A NASA Discovery mission to conduct the first orbital study
of the innermost planet
NASA logo carnegie institution logo JHU APL logo

Why Mercury?
The Mission
News Center
Science Operations
Who We Are
Related Links

Download iPhone/iPad app Explore orbital data with quickmap Question and Answer End of Orbit Insertion Where is MESSENGER? Where is Mercury now? Subscribe to MESSENGER eNews

Following the Family Pasch
Click on image to enlarge.
Following the Family Pasch
Release Date: July 30, 2012
Topics: Hollows, ,

Date acquired: August 02, 2011
Image Mission Elapsed Time (MET): 220806909
Image ID: 583344
Instrument: Narrow Angle Camera (NAC) of the Mercury Dual Imaging System (MDIS)
Center Latitude: 46.10°
Center Longitude: 134.8° E
Resolution: 20 meters/pixel
Scale: This image is about 10 km (6.2 miles) from top to bottom.
Incidence Angle: 76.3°
Emission Angle: 12.4°
Phase Angle: 88.7°

Of Interest: This high-resolution targeted image offers a close-up view of Pasch's hollows-ridden central peaks. Hollows have been found to form on and around central peaks, as well as on crater rims. Pasch crater was named recently in April 2012 after the Swedish painter, Ulrica Fredrica Pasch. She came from a family of artists, including her father, brother, and uncle.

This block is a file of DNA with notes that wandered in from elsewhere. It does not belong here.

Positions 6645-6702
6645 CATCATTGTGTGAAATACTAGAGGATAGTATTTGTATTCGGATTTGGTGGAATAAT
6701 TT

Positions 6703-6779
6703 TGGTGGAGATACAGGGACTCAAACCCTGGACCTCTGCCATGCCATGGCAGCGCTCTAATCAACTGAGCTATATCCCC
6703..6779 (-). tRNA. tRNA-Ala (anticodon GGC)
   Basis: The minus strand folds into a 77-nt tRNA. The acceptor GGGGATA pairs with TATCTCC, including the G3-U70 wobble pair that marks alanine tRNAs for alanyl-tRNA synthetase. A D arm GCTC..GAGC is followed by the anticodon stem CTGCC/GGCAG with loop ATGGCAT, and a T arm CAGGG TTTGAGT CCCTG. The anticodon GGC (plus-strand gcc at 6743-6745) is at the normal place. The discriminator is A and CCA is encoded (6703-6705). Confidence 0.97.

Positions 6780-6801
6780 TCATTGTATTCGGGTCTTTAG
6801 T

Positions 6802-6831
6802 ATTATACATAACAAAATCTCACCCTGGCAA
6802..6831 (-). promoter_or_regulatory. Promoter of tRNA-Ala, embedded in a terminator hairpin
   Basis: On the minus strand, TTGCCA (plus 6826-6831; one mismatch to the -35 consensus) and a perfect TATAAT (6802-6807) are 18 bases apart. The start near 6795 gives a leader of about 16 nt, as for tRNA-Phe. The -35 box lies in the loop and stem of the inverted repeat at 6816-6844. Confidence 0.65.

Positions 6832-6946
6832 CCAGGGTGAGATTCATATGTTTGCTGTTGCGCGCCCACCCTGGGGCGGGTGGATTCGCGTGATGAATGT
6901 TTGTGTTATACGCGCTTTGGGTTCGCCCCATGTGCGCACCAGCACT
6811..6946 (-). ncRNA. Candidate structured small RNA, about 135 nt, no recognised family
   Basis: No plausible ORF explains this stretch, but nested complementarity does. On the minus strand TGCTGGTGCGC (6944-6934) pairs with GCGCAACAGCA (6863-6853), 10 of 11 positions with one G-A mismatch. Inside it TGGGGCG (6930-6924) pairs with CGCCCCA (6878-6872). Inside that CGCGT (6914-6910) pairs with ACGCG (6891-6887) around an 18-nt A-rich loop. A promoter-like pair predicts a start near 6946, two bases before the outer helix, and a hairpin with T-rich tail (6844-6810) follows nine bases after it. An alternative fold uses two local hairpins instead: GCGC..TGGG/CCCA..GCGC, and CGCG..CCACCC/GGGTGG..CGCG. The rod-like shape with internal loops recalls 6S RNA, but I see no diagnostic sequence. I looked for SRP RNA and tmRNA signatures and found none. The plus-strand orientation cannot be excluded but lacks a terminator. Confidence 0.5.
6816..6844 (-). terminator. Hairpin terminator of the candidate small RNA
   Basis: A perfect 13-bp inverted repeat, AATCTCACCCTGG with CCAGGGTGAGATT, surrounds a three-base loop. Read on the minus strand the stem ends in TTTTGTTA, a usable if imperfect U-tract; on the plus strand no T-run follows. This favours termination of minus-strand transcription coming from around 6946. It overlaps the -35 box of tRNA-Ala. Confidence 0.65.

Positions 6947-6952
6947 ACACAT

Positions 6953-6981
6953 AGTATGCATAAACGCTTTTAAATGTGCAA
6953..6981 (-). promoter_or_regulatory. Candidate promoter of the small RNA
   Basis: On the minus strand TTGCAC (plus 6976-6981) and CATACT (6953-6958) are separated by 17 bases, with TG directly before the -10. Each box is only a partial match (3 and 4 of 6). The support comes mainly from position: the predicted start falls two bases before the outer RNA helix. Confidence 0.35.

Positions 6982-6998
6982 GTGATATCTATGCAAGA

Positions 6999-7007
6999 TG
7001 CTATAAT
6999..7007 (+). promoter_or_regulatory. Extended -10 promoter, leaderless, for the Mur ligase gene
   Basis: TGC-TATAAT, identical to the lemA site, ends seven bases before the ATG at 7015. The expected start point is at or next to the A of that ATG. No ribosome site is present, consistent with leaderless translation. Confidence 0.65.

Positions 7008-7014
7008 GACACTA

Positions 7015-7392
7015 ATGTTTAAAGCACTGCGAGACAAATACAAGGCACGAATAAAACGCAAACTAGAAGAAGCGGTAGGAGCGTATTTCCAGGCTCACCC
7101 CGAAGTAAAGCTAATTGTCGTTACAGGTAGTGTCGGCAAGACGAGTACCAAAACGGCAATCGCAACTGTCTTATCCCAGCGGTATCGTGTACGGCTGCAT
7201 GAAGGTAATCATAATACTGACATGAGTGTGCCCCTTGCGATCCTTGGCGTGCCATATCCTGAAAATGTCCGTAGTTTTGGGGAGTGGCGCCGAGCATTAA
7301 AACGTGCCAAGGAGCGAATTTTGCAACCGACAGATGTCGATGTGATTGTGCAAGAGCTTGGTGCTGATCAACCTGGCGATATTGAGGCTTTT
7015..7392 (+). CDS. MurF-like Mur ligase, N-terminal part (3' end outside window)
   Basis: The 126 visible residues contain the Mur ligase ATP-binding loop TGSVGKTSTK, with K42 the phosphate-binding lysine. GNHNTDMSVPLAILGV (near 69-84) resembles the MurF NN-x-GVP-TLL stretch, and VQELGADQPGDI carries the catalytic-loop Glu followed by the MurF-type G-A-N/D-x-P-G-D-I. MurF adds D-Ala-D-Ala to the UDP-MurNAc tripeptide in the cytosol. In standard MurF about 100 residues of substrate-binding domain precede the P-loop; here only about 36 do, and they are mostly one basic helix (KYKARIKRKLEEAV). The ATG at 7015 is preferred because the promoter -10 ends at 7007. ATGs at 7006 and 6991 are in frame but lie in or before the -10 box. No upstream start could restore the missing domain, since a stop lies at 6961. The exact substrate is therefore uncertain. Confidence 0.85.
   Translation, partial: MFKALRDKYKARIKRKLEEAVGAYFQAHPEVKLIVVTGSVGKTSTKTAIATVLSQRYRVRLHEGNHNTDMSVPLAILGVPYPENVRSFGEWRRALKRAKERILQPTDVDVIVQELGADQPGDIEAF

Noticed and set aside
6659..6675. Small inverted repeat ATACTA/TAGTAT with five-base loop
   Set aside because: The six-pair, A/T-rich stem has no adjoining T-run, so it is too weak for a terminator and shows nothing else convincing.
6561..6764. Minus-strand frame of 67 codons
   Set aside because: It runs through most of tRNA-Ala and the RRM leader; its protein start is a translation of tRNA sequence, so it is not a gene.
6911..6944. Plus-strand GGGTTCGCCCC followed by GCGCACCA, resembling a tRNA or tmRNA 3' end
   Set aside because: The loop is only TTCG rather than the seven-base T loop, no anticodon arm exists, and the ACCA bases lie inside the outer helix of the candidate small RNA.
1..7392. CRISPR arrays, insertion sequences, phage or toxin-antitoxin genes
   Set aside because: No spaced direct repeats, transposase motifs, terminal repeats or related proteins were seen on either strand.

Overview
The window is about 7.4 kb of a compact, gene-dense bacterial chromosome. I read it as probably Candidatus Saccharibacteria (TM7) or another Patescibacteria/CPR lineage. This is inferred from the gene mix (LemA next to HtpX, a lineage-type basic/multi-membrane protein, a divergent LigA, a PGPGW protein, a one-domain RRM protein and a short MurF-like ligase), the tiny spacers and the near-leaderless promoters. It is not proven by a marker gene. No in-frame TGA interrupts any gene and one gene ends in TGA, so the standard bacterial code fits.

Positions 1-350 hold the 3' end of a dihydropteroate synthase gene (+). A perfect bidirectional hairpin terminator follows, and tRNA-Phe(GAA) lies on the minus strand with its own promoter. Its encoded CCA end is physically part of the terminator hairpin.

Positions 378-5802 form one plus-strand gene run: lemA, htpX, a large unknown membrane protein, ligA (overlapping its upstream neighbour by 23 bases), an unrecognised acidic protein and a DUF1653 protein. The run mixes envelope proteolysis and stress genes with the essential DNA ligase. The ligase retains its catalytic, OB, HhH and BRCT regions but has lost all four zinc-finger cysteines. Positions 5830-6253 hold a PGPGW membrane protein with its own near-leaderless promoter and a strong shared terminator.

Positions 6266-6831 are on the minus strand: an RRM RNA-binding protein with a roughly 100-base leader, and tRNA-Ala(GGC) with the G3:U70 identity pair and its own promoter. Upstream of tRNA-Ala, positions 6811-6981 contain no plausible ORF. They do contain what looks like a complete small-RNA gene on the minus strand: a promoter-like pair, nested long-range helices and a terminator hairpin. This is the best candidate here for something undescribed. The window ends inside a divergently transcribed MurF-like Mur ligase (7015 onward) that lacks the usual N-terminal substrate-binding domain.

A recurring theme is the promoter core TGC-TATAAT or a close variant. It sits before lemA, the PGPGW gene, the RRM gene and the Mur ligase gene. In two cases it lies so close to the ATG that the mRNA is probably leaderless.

This image was acquired as a high-resolution targeted observation. Targeted observations are images of a small area on Mercury's surface at resolutions much higher than the 200-meter/pixel morphology base map. It is not possible to cover all of Mercury's surface at this high resolution, but typically several areas of high scientific interest are imaged in this mode each week.

The MESSENGER spacecraft is the first ever to orbit the planet Mercury, and the spacecraft's seven scientific instruments and radio science investigation are unraveling the history and evolution of the Solar System's innermost planet. Visit the Why Mercury? section of this website to learn more about the key science questions that the MESSENGER mission is addressing. During the one-year primary mission, MESSENGER acquired 88,746 images and extensive other data sets. MESSENGER is now in a yearlong extended mission, during which plans call for the acquisition of more than 80,000 additional images to support MESSENGER's science goals.

Credit: NASA/Johns Hopkins University Applied Physics Laboratory/Carnegie Institution of Washington

For information regarding the use of MESSENGER images, see the image use policy.


   Top  | Contacts
© 1999-2015 by JHU/APL